Why Your Drawings Look Better Upside Down

Why Your Drawings Look Better Upside Down
Why Your Drawings Look Better Upside Down

Have you ever wondered why your drawings look better upside down? It's not so much that your drawings look better upside down, it has more to do with the fact that viewing your drawings upside down gives you a different perspective on your work. When you spend hours working on a picture, your brain becomes accustomed to looking at it, so when you flip it upside down, it's no longer recognized as easily. 

It goes from being something that you were drawing, to being an image that you are unfamiliar with. This is why your drawings seem to look better upside down. It's not that they are better, it's that your brain is tricked into seeing them differently.

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Why Turn Your Drawings Upside Down?

Should you flip your drawings upside down because they seem to look better, or is there another, more productive reason to do so? There is. When you flip your drawing upside down, your brain can process it differently. It takes the familiar drawing that you have been focusing on for a long time and turns it into an image that you're not familiar with. 

This lets you see it in a different way, which also helps you to spot any mistakes you have made. While this isn't a foolproof method for detecting errors in a drawing, it can be beneficial if you employ it properly. How can you use upside-down viewing to improve your skills as an artist?

First, if you are planning to finish your drawing to sell it or show it, make sure that you start it out using a light, hard type of graphite. Using hard graphite will put down lighter marks that are easier to remove. Why is this important? Well, the entire purpose of flipping a drawing upside down is to spot mistakes. So, if you spot those mistakes, what do you plan to do with them? You probably plan to erase them. Lighter, harder lead is more comfortable to remove than a darker, softer lead. Not only are lighter pencil marks easier to erase and then cover-up, but it's also less damaging to paper to erase lighter marks. Imagine how frustrated you would be if you spent a lot of time working on a drawing, flipped it upside down and spotted a mistake, then tore your paper while erasing it.

When flipping your drawing upside down to look for mistakes, you should do it frequently enough to avoid making a significant mistake then building off of it. For example, let's say that you're drawing a portrait, and you draw one eye higher than that other. If you don't spot the mistake, it's going to throw everything else in your drawing off.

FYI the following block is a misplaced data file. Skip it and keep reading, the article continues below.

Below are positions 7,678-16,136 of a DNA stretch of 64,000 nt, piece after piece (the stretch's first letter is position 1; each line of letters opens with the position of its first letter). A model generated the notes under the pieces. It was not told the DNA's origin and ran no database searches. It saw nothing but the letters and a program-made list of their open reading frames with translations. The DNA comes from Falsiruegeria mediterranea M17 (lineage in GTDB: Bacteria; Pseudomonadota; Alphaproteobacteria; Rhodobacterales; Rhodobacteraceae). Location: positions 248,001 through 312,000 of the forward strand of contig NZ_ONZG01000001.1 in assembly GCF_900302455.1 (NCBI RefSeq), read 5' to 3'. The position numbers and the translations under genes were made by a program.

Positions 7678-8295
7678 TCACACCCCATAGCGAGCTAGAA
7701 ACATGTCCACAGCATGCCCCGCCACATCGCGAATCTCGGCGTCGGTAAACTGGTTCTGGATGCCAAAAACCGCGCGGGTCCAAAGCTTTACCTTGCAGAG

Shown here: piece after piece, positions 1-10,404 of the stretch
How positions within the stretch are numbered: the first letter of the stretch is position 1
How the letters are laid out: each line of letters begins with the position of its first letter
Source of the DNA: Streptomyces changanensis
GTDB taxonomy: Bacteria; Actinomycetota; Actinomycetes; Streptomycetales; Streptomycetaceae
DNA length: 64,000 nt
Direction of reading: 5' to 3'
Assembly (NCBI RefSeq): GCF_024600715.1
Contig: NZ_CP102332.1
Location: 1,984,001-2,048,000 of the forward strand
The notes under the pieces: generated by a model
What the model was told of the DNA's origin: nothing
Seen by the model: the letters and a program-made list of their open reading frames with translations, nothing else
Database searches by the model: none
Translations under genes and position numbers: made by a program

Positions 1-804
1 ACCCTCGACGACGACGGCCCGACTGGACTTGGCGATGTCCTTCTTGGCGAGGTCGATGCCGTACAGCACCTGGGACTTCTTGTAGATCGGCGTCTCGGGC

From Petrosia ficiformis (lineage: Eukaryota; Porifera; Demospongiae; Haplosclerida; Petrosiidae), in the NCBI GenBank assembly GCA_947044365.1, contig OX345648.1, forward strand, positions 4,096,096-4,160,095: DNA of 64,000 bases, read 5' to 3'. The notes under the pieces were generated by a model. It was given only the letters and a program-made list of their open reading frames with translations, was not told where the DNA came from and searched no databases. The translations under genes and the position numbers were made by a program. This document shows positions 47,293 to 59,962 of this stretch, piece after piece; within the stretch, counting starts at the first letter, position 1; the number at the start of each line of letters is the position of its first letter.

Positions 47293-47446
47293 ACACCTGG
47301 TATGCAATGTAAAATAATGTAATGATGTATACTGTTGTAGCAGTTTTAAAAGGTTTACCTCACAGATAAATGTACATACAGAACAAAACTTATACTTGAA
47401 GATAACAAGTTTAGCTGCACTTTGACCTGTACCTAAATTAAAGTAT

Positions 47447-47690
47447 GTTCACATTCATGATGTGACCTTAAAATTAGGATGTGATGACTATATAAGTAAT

So, make sure that you flip your drawing frequently to look for errors, and always give it a once over before you start to add heavy rendering. 

A variation of flipping your drawing upside down that you could incorporate into your technique as well is to hold your drawing up to a mirror. This will also change the way that your brain interprets the image, giving you a chance to spot mistakes that might otherwise go unnoticed.

A Unique Way Of Viewing And Checking The Accuracy Of A Drawing

Just about any artist out there can recall several times when they've finished a drawing or painting and been thrilled with it, only to later discover flaws. As artists, we are our own worst critics. It's natural to pick at our own work and see what could be better. In most cases, artists are overly self-critical, and this is a flaw that takes time to overcome. 

However, there are other times when it benefits an artist to notice mistakes and work to correct them. Many artists tend to draw things off perspective or crooked. Once you start working on a drawing, you aren't going to be able to notice the mistakes that you're making because your brain is used to the drawing, and it's probably subconsciously correcting the mistakes in your mind. That's the problem with staring at the same paper or canvas for hours on end. 

You won't notice mistakes until it's too late, then you'll be upset at the hours you wasted on a failed drawing. Wasted time is probably too harsh of a term to use since even in failure, you learn, and as long as you take the lessons learned in failure and use them to improve, failing is okay. At least for a little while.

It's going to feel a little weird at first, but once you get used to flipping your drawing upside down, you'll see how beneficial that it can be. You'll notice mistakes that you didn't notice before, and you can correct those mistakes until you reach the point of no return.